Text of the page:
Grief is a normal part of life that everyone experiences at some point, but the effects can linger for longer than expected. Everyone handles grief differently, which can determine how long it takes to heal and accept the pain. Unfortunately, grief can also lead to unhealthy habits and addictions as a way to feel numb.
If your addiction developed out of grief, it could be easy to feel overwhelmed and controlled by your pain and your dependency on drugs or alcohol. You may not know how to overcome the addiction or find relief for your pain. It can be easy to have a lack hope and see the light at the end of the tunnel. Fortunately, there are ways to cope with grief and addiction to ensure you can move on and regain control of your life.
Seek Professional Help
When you’re dealing with grief, seeking professional help from a counselor or therapist is crucial to obtain help from someone that can help you process your emotions. Talking to someone about the trauma you’ve experienced can make it easier to move forward and accept the pain. A mental health professional can help you to have a different perspective and process the events that triggered your grief. Having a safe place to be vulnerable can allow you to start the process of healing.
You can talk to someone who has your best interest in mind without worrying about being judged. The resources and tools they provide you with can equip you to move forward and understand why your grief has caused you to develop an addiction. You can learn new ways of coping with your hurt and pain instead of restoring to using substances. This can allow you to feel more empowered and remain sober long-term.
One of the best ways to take control of your emotions and thoughts is by practicing mindfulness each day. Get into the habit of praying and spending time in silence as a way to slow down your thoughts and prevent your mind from racing. When you’re in the middle of grieving and feel overwhelmed, sitting in silence can bring a sense of calm and help you to take a step back from your situation. As you pray, you can also release control of your grief and hand it over to God. Find a quiet and comfortable place where you can sit and meditate. Close your eyes, slow your breathing, and focus on your senses while imagining yourself releasing the hold and control of your grief.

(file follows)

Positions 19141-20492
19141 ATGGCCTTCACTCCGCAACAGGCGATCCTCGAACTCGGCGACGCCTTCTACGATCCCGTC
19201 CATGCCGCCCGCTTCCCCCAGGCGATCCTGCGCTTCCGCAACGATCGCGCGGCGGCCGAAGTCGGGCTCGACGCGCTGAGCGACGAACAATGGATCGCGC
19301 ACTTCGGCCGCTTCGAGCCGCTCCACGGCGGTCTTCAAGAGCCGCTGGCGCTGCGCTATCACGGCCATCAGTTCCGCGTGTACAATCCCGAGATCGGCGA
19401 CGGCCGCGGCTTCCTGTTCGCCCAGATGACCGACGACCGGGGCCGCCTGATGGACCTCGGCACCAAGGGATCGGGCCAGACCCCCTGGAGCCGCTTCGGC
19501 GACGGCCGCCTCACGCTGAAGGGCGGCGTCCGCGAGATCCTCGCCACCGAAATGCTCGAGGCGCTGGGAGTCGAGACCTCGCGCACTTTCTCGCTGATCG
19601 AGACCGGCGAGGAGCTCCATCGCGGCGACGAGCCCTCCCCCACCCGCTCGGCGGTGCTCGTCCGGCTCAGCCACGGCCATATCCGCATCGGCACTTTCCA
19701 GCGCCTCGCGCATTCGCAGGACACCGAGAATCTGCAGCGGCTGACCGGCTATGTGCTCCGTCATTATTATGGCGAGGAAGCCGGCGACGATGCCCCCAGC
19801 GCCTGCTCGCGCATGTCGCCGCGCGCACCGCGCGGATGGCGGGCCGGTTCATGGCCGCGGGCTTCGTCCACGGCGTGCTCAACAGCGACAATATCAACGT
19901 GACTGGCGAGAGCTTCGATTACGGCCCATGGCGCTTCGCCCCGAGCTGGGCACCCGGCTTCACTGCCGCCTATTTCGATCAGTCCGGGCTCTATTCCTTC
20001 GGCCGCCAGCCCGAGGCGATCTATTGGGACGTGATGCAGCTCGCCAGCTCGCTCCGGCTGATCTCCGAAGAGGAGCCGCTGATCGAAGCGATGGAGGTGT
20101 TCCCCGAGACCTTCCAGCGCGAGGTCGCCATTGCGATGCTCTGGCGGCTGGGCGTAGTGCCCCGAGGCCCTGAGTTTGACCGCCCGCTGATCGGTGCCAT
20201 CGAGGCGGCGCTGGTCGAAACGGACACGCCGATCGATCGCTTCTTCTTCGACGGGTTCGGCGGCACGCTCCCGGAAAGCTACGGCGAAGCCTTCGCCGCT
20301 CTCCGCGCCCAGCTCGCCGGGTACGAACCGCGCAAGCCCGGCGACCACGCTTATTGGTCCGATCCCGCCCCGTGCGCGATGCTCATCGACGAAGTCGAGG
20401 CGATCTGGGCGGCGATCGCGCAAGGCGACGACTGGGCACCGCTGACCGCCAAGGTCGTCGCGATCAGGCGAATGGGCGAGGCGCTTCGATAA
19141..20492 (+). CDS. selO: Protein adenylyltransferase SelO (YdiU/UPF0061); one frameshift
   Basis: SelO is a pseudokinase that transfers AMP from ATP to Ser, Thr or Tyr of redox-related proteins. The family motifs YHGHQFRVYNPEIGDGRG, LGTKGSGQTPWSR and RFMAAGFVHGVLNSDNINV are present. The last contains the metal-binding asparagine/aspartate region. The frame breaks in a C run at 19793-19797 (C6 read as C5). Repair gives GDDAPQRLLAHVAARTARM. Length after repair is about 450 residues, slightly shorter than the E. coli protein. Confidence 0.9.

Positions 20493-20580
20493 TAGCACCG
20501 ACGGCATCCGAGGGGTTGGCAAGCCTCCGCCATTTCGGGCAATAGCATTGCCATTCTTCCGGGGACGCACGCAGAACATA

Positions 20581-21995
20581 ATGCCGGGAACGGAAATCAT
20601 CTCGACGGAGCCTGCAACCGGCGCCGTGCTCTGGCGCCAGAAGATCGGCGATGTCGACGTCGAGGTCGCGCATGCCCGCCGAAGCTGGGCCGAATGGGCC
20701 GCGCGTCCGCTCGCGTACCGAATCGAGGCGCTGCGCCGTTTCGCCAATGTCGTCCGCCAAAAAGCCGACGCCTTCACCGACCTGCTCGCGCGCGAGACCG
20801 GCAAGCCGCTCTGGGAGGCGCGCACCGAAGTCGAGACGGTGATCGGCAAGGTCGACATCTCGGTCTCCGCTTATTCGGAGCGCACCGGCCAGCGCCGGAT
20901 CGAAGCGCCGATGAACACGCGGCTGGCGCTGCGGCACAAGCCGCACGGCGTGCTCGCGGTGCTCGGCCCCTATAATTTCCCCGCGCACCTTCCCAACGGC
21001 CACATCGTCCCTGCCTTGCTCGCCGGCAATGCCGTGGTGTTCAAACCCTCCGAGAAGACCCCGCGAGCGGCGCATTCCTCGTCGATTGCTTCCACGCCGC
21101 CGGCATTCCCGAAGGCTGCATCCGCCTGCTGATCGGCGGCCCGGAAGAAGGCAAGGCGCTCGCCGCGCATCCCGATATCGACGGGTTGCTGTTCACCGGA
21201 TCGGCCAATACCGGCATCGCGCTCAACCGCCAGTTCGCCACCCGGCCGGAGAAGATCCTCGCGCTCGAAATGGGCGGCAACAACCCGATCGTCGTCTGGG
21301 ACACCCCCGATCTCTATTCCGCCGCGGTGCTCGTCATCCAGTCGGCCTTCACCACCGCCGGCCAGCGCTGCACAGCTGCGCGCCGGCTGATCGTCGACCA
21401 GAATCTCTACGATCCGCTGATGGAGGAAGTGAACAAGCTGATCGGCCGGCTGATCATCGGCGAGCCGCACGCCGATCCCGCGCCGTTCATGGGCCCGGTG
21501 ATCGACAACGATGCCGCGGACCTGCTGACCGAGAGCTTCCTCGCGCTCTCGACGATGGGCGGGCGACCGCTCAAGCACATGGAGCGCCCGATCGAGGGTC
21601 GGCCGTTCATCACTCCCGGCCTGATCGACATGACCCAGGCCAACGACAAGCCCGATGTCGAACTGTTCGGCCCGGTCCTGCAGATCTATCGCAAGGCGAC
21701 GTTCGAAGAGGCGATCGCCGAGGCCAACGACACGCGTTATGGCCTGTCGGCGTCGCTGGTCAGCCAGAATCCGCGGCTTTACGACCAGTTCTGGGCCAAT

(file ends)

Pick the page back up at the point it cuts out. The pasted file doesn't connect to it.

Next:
Find a Support Group
The effects of grief are a lot easier to work through when you have a strong support system. Consider having a few people in your circle who you trust and who understand your pain. It’s important to have friends or family members you rely on to help you cope and can help console you. You can also consider joining a support group in the local area to talk about your grief with people who have had similarly experienced.
Opening up to other people and also hearing their stories can allow you to feel heard and understood. The facilitator of the group can also discuss important lessons and offer insight to help turn the grief into a learning lesson.
Know Your Triggers
Start by recognizing your triggers, which may be what leads to your addiction. It may be when you pass by a specific part of town or when you talk to someone who has hurt you. Once you recognize what your triggers are, it’ll be easier to be prepared when you can’t always avoid certain situations or circumstances. Have a plan in place when you’re triggered to feel the grief again or return to drugs or alcohol.
There should be someone in your life you can reach out to for support and guidance. Professionals can also teach you effective coping lessons that can allow you to work through the moment and avoid feeling stuck in what you’re experiencing. When you know you’re prepared for your triggers, it’ll help you to feel more in control of yourself and will reduce the risk of relapse. If you want to learn more about how to cope with grief and addiction, feel free to contact us today at 772-266-5320 for more information.